# Learning some R #3

Carrying on from last night: I could’t get the separating hyperplane (aka decision line) to draw with this code:

Apparently, the sample codes in git for chapter 2 do work. So what went wrong??!

```heights.weights <- transform(heights.weights,
Male = ifelse(Gender == 'Male', 1, 0))

logit.model <- glm(Male ~ Weight + Height,
data = heights.weights,
family = binomial(link = 'logit'))

ggplot(heights.weights, aes(x = Height, y = Weight)) +
geom_point(aes(color = Gender, alpha = 0.25)) +
scale_alpha(guide = "none") +
scale_color_manual(values = c("Male" = "black", "Female" = "gray")) +
theme_bw() +
stat_abline(intercept = -coef(logit.model) / coef(logit.model),
slope = - coef(logit.model) / coef(logit.model),
geom = 'abline',
color = 'black')
``` Seems that I wrote the logit.model part wrongly. Correcting the order for the `Male ~ Weight + Height` part did the trick.

```heights.weights <- transform(heights.weights,
Male = ifelse(Gender == 'Male', 1, 0))

logit.model <- glm(Male ~ Weight + Height,
data = heights.weights,
family = binomial(link = 'logit'))

ggplot(heights.weights, aes(x = Height, y = Weight, color = Gender)) +
geom_point() +
stat_abline(intercept = - coef(logit.model) / coef(logit.model),
slope = - coef(logit.model) / coef(logit.model),
geom = 'abline', color = 'black')
``` Dissecting the transform command a little, how DOES it work?

```> heights.weights[1:10,]
Gender   Height   Weight
1    Male 73.84702 241.8936
2    Male 68.78190 162.3105
3    Male 74.11011 212.7409
4    Male 71.73098 220.0425
5    Male 69.88180 206.3498
6    Male 67.25302 152.2122
7    Male 68.78508 183.9279
8    Male 68.34852 167.9711
9    Male 67.01895 175.9294
10   Male 63.45649 156.3997

> heights.weights <- transform(heights.weights,
+                              Male = ifelse(Gender == 'Male', 1, 0))

> heights.weights[1:10,]
Gender   Height   Weight Male
1    Male 73.84702 241.8936    1
2    Male 68.78190 162.3105    1
3    Male 74.11011 212.7409    1
4    Male 71.73098 220.0425    1
5    Male 69.88180 206.3498    1
6    Male 67.25302 152.2122    1
7    Male 68.78508 183.9279    1
8    Male 68.34852 167.9711    1
9    Male 67.01895 175.9294    1
10   Male 63.45649 156.3997    1
```

Ok, so it just created a column (“tag”) which is populated according to the contents of the first column (a factor, or categories).

With this, the glm command (generalized linear models) command makes more sense, though I still have little-to-no idea what the parameters mean even after reading the help pages…

Anyway, onwards to chapter 3, binary classification! We’ll see if there’s a need to learn glm in-depth by myself later.

# Learning some R #2

Continuing my scratchpad post on the R language as I go through ML for Hackers:

Sub-selection looks similar to other languages like those used in MATLAB:

```> heights.weights[1:20,]
Gender   Height   Weight
1    Male 73.84702 241.8936
2    Male 68.78190 162.3105
3    Male 74.11011 212.7409
4    Male 71.73098 220.0425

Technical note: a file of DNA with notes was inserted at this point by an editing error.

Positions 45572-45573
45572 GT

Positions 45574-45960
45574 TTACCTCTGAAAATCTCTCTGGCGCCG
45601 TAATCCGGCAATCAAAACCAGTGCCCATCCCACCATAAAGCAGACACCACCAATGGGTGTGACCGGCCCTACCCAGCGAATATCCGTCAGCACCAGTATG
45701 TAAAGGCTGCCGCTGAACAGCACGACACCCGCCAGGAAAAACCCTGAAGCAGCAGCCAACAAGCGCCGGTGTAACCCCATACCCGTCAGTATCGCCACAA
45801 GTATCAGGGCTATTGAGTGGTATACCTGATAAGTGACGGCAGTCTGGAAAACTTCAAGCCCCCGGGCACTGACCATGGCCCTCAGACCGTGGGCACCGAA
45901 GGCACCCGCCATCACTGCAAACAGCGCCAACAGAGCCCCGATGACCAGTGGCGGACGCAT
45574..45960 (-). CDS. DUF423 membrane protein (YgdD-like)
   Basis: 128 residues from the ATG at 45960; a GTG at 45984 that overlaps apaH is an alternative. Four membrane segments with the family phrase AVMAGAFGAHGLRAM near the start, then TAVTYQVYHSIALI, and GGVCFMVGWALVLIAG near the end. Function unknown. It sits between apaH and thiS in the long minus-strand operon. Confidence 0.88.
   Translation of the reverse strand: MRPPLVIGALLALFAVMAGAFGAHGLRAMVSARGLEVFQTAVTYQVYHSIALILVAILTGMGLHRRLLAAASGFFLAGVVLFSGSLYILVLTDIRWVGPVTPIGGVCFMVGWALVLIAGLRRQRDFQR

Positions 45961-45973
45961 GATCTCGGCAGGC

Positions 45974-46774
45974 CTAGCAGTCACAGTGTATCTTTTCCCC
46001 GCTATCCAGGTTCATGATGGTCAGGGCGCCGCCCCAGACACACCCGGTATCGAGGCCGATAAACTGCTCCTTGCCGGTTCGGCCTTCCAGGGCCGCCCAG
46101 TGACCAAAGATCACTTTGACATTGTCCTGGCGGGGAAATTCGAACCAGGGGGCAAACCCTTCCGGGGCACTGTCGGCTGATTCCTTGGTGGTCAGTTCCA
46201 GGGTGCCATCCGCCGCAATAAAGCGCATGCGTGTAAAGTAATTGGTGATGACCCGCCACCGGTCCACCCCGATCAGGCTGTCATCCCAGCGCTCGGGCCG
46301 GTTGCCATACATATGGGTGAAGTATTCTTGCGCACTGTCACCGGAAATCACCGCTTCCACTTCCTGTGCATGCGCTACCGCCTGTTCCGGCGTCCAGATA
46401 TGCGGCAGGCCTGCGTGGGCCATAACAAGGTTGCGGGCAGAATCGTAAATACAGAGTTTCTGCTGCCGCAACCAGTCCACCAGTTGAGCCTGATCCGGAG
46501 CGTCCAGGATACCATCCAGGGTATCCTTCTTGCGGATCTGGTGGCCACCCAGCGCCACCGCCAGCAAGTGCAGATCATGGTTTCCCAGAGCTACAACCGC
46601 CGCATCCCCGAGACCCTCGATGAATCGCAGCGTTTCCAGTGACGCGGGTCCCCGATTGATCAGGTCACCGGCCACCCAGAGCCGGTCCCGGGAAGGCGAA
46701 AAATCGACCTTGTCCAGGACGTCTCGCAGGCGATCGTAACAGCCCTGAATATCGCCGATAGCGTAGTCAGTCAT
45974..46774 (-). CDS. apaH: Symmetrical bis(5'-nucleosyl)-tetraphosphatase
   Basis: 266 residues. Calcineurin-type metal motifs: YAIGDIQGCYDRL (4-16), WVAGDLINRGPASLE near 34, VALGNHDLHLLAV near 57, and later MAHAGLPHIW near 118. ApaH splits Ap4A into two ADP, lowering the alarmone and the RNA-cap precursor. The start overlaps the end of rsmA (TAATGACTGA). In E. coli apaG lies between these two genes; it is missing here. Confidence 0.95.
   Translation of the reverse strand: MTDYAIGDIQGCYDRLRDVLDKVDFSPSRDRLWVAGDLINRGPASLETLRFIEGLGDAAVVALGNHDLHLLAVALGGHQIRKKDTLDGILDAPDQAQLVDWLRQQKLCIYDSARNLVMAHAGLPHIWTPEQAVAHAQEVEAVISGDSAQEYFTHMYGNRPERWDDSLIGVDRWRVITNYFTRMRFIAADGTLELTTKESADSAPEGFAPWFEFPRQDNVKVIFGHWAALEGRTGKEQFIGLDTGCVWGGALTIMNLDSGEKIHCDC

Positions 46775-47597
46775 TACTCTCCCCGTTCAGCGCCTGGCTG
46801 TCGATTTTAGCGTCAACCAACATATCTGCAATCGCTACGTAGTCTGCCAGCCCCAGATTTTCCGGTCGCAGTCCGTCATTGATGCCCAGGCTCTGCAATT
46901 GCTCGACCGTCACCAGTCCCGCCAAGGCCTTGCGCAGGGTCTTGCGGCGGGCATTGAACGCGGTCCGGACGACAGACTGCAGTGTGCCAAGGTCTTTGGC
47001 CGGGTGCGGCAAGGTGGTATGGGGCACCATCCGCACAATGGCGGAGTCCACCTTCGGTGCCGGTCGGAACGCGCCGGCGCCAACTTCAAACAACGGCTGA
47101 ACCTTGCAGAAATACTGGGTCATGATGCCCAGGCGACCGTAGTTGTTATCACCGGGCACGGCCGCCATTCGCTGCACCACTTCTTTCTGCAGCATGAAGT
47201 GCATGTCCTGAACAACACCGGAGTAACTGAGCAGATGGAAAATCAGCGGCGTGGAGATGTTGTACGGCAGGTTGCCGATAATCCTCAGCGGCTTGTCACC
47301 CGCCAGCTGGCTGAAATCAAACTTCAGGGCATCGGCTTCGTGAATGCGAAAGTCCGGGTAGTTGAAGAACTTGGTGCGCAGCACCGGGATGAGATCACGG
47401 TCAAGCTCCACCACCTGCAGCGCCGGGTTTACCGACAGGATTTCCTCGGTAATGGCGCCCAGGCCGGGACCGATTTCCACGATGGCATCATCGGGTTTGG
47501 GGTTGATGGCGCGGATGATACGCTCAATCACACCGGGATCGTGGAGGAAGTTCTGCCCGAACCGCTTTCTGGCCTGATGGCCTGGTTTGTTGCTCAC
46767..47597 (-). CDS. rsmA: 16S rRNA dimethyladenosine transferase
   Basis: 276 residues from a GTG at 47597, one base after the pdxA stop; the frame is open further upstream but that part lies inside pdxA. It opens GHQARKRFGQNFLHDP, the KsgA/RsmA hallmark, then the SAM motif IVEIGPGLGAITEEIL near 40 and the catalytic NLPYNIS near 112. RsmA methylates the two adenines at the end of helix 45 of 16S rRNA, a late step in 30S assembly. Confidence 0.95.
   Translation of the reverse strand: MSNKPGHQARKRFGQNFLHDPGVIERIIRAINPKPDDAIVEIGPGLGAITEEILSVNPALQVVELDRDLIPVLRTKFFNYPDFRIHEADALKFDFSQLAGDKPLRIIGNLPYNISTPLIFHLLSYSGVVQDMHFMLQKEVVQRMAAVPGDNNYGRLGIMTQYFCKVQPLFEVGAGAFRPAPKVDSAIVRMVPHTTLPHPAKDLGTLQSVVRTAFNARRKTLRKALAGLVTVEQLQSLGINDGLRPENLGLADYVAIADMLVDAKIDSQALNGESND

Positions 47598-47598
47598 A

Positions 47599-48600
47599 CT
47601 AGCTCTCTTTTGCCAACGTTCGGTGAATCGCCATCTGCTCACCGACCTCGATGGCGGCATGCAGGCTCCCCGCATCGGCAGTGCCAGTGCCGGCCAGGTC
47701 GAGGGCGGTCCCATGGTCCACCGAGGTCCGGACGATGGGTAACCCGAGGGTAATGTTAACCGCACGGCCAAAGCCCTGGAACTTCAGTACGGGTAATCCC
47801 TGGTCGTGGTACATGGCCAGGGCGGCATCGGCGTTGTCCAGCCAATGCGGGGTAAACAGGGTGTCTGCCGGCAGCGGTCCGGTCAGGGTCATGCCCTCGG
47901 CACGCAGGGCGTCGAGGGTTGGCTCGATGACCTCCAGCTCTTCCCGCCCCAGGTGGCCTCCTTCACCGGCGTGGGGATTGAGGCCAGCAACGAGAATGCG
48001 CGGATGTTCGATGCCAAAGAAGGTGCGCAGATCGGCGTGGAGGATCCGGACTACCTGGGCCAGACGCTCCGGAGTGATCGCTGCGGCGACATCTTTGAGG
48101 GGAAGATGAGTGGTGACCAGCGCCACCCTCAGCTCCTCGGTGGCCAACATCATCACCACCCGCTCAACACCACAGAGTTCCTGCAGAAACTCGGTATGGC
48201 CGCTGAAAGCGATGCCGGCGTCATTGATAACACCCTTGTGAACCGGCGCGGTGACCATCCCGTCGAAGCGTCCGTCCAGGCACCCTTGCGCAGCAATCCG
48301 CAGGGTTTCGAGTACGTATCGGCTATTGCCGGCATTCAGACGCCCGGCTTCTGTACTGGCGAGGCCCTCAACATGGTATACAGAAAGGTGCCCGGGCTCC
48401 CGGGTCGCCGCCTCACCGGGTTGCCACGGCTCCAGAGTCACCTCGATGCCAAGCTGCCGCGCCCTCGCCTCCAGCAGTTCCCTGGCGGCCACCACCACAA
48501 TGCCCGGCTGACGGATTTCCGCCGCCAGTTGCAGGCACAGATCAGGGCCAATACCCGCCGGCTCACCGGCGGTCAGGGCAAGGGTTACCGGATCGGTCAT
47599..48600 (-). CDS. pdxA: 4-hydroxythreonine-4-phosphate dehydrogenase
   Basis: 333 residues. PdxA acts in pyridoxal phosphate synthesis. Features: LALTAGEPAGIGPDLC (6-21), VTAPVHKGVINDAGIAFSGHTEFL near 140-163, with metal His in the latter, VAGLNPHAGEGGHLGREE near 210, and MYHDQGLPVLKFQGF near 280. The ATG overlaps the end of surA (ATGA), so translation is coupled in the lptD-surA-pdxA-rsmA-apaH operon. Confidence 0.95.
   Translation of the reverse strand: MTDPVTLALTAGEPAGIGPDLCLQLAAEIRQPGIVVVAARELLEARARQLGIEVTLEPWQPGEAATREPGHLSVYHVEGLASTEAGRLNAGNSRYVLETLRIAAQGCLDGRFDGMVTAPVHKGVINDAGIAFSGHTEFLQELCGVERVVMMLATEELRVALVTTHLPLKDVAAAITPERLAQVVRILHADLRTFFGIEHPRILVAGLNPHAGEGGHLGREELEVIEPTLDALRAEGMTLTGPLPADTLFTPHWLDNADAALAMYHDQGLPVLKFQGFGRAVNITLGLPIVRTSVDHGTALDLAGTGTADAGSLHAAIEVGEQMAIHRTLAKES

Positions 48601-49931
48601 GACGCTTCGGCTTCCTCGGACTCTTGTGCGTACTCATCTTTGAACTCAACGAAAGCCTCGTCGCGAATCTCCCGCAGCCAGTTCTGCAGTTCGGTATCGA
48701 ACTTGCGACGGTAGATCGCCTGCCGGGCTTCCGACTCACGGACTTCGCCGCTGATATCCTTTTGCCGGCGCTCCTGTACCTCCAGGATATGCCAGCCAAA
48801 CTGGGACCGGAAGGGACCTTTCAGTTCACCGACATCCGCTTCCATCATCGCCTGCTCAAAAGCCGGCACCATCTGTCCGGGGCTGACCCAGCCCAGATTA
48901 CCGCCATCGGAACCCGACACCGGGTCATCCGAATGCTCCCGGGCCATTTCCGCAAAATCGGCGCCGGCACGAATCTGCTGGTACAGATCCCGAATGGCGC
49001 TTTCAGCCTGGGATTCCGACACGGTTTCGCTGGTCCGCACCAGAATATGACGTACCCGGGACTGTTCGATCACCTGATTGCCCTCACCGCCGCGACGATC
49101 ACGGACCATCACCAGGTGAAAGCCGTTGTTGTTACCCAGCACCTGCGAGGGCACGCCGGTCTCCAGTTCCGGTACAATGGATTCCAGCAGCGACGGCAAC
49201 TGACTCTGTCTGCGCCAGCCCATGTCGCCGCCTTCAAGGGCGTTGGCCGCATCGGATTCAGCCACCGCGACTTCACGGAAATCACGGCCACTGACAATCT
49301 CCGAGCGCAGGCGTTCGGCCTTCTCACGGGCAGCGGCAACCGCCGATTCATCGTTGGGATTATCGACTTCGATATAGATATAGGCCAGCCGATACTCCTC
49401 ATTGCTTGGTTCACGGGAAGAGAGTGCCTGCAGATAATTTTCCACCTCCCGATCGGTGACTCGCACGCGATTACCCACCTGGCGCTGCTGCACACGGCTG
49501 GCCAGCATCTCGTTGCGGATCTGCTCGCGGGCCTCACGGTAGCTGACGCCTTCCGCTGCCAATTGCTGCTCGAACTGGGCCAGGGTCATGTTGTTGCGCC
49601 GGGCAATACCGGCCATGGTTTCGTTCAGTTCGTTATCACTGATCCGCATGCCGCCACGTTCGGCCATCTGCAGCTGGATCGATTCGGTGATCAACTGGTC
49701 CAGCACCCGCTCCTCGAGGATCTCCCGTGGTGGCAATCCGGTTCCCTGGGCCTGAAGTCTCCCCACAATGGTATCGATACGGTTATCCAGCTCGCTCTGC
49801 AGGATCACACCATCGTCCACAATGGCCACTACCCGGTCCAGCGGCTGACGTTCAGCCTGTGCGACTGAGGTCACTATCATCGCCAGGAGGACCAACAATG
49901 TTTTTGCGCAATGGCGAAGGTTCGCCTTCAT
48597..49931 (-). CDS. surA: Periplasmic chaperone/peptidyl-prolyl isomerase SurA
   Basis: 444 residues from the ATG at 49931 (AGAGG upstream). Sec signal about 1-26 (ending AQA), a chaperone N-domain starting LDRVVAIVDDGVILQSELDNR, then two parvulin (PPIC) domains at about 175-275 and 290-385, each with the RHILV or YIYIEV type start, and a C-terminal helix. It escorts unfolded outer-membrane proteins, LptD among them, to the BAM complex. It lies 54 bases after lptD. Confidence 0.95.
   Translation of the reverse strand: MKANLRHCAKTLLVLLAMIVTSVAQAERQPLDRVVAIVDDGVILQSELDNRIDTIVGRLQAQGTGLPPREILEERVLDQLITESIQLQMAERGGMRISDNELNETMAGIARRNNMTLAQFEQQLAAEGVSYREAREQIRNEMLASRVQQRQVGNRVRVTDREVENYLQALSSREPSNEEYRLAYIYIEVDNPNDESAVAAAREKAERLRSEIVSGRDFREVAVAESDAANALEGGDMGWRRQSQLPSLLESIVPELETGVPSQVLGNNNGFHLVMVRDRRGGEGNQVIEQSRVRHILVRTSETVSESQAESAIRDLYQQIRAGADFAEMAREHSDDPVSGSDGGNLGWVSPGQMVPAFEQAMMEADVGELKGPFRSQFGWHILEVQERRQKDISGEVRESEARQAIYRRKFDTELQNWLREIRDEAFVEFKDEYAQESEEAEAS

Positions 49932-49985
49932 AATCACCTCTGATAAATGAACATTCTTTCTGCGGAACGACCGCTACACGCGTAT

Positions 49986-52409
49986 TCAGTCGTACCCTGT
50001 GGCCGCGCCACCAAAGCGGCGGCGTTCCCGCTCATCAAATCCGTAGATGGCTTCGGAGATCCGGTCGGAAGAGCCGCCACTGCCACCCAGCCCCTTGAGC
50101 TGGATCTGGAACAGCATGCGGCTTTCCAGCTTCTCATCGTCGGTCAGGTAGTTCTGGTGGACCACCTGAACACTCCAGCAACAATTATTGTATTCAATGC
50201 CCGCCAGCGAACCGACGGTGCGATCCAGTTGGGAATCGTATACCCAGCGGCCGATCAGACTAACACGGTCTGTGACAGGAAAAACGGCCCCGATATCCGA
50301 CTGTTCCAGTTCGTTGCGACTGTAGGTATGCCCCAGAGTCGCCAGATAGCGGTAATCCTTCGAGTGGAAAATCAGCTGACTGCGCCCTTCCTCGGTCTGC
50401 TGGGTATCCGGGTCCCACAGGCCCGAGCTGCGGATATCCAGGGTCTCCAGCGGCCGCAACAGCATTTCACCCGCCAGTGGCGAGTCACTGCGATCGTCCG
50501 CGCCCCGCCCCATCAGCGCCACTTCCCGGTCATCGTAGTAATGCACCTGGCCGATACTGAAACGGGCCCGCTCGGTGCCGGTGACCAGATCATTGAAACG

5    Male 69.88180 206.3498
6    Male 67.25302 152.2122
7    Male 68.78508 183.9279
8    Male 68.34852 167.9711
9    Male 67.01895 175.9294
10   Male 63.45649 156.3997
11   Male 71.19538 186.6049
12   Male 71.64081 213.7412
13   Male 64.76633 167.1275
14   Male 69.28307 189.4462
15   Male 69.24373 186.4342
16   Male 67.64562 172.1869
17   Male 72.41832 196.0285
18   Male 63.97433 172.8835
19   Male 69.64006 185.9840
20   Male 67.93600 182.4266
> heights.weights[1:20,1]
 Male Male Male Male Male Male Male Male Male Male Male Male Male Male Male
 Male Male Male Male Male
Levels: Female Male
> heights.weights[1:20,2]
 73.84702 68.78190 74.11011 71.73098 69.88180 67.25302 68.78508 68.34852
 67.01895 63.45649 71.19538 71.64081 64.76633 69.28307 69.24373 67.64562
 72.41832 63.97433 69.64006 67.93600
> heights.weights[1:20,3]
 241.8936 162.3105 212.7409 220.0425 206.3498 152.2122 183.9279 167.9711
 175.9294 156.3997 186.6049 213.7412 167.1275 189.4462 186.4342 172.1869
 196.0285 172.8835 185.9840 182.4266
```

First scatterplot: done by defining the second axis in the aesthetics function.

```> ggplot(heights.weights, aes(x = Height, y = Weight)) + geom_point()
``` Plotting a linear estimate is simply a matter of adding in the geom_smooth() function to the line. I’m starting to really like the way visualization of table data is done here 🙂

```> ggplot(heights.weights, aes(x = Height, y = Weight)) + geom_point() + geom_smooth()
``` Splitting the data points by gender into two groups:

```> ggplot(heights.weights, aes(x = Height, y = Weight, color = Gender)) + geom_point()
``` Couldn’t get the “separating hyperplane” (decision line) draw on the plot though…will need to see what went wrong there when I resume.

```> heights.weights <- transform(heights.weights,
+                              Male = ifelse(Gender == 'Male', 1, 0))
> logit.model <- glm(Male ~ Height + Weight,
+                    data = heights.weights,
+                    family = binomial(link = 'logit'))
> ggplot(heights.weights, aes(x = Height, y = Weight, color = Gender)) +
+   geom_point() +
+   stat_abline(intercept = - coef(logit.model) / coef(logit.model),
+               slope = - coef(logit.model) / coef(logit.model),
+               geom = 'abline', color = 'black')
```

# Learning some R Just trying out some of the stuff on R programming as I read Machine Learning for Hackers by Drew Conway and John Myles White. The data and source codes can be found at https://github.com/johnmyleswhite/ML_for_Hackers (thanks @ericnovik)

The first chapter on “Using R” was a little too hard to follow for a R beginner like me, so I decided to learn the concepts and terms from chapter 2 (Data Exploration) first and get back to chapter 1 as needed.
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